Bob Atwell

Posted on Jul 1, 2009 :: Face Time
Margaret LeBrun
Posted by , Insight on Business Staff Writer

Bob Atwell, Chairman and CEO, Nicolet National Bank

Nicolet National Bank, founded in 2000 in Green Bay, was one of a few banks in Wisconsin to accept Troubled Asset Relief Program funds. Chairman and CEO Bob Atwell says his bank did not need TARP but accepted it as a good move for shareholders. He sat down with Insight Editor Margaret LeBrun to share his take on what went wrong in the banking industry.

I love to read, it kind of fuels my thinking and gets my imagination going. I really believe that ideas matter, that they do drive our actions. I actually think if you really think deeply about what you hold to be true, and try to order your actions around that, those ideas really matter. Sadly, I think a lot of people go through life without really reflecting on that.

I’ve been in Wisconsin banking, specifically in Northeast Wisconsin dealing with customers here for over 25 years. There’s a way of doing business around here that is very personal, very long-term oriented, a very mutually supportive way of doing things.

I would not have gone through the brain damage of starting a new organization if I didn’t believe there was something fundamentally wrong with the direction of our industry. I think it was a little harder for people to understand that in 2000 when we started the bank than it is today. If you look at the state of the banking industry today, it should be very obvious to every living soul that there are very fundamental problems with what’s been going on in banking, and in particular, with the way that banks have been thinking about what their job is. Our organization didn’t get started because we thought everything was fine. We thought there was a crisis in business, a movement in business toward the depersonalization of commerce.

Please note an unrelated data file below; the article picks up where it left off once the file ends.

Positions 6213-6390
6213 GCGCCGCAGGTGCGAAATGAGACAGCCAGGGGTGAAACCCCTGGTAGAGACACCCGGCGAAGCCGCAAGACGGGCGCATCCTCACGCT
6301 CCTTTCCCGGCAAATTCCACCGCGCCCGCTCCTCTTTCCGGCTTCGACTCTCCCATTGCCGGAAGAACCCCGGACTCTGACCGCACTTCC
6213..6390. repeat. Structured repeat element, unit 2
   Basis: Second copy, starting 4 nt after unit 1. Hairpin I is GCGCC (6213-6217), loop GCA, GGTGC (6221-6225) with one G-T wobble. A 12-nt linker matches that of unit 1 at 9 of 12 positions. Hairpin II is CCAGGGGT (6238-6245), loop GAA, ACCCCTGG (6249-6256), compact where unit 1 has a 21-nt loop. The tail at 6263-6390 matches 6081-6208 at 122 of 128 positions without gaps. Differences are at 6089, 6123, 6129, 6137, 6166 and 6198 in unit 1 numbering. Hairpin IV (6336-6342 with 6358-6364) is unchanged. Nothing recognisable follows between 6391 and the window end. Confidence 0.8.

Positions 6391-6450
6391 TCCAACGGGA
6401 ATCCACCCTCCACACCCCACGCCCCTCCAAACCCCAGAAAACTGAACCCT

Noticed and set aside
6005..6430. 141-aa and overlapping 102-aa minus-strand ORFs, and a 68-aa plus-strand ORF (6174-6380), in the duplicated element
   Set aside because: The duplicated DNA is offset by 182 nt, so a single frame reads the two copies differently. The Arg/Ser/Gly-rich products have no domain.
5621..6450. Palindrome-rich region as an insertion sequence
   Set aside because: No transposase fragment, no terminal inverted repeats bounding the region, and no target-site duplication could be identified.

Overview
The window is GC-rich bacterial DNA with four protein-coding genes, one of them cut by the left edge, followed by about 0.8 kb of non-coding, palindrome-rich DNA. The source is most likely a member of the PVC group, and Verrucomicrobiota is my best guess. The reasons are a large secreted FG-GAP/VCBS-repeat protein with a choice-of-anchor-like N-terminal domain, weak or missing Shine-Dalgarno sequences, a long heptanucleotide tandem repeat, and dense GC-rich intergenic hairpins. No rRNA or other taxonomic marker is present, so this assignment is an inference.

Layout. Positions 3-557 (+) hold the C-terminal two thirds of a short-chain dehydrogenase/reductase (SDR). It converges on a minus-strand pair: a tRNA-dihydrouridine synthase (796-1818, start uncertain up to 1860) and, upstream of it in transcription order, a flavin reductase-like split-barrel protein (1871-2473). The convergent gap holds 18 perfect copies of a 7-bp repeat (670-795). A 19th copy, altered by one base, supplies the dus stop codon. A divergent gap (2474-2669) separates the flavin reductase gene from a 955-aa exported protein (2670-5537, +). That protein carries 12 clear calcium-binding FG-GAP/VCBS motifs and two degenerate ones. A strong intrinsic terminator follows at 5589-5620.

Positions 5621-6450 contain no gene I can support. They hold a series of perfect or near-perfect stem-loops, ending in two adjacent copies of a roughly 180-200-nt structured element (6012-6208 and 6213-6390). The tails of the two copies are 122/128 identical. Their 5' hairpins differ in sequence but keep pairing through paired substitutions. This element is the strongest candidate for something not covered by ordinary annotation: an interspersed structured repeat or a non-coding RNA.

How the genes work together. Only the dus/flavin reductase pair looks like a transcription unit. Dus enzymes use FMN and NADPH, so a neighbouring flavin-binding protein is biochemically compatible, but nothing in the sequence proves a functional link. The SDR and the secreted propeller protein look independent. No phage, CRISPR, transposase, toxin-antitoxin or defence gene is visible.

You’ll hear this expression over and over again, “Don’t take it personal.” You know, lending and borrowing money is an intensely personal activity. As banks, we really need to understand and respect the people we’re dealing with, and think deeply about what it is they are trying to accomplish – can we help them do it – and can we do so profitably. We look at profits as the result of, not the purpose of our activity; it’s the result of our activity when it’s done well, and when it’s the human person that’s at the center of what it is we’re doing.

When I’m explaining our organization to people that aren’t familiar with Green Bay or myself, I tell them we had a kind of a radical insight into what a successful business model could be like in banking, and we took this transformational model and put it into practice.

Our model is we try to gather deposits from people we know and we lend that money out to other people we know, at a somewhat higher rate, and we use the difference to cover our expenses and provide a return to our shareholders. That’s it. When did that become a radical way of doing things? But obviously, it is.

If you’re entering into a business venture, if you can’t explain it in simple terms at a level that a reasonably curious teenager can understand in a few minutes, it might be more complicated than it ought to be.

We are one of the minority of banks that participated in TARP (Nicolet received a $15 million investment from the treasury) because we believed that having extraordinarily strong capital at the good banks was an important component of restoring stability to the industry. It’s costing us about 8 percent after tax equivalent, on a tax equivalent basis. We took it because we believed in its purpose as it was expressed to us, but we also took it because we thought it would enhance our shareholder value.

A lot of that’s changed. There are a number of provisions being implemented with respect to TARP that were not part of the original contract, which we would not have accepted had they been up front when we signed the deal. We are growing the bank, but the truth is we would not have needed the TARP to do that at the level we are.

We are a commercial bank; 75 percent of our business is businesses’ borrowings and deposits. We’re adding new customers but we’re also experiencing this healthy normal shrinkage of our customers’ borrowings during slow times. We’ll see the real financial fruits of our new relationships and the customers we’re adding when the recovery comes.

Margaret LeBrun

About Margaret LeBrun

Co-Publisher, Executive Editor View all posts by Margaret LeBrun →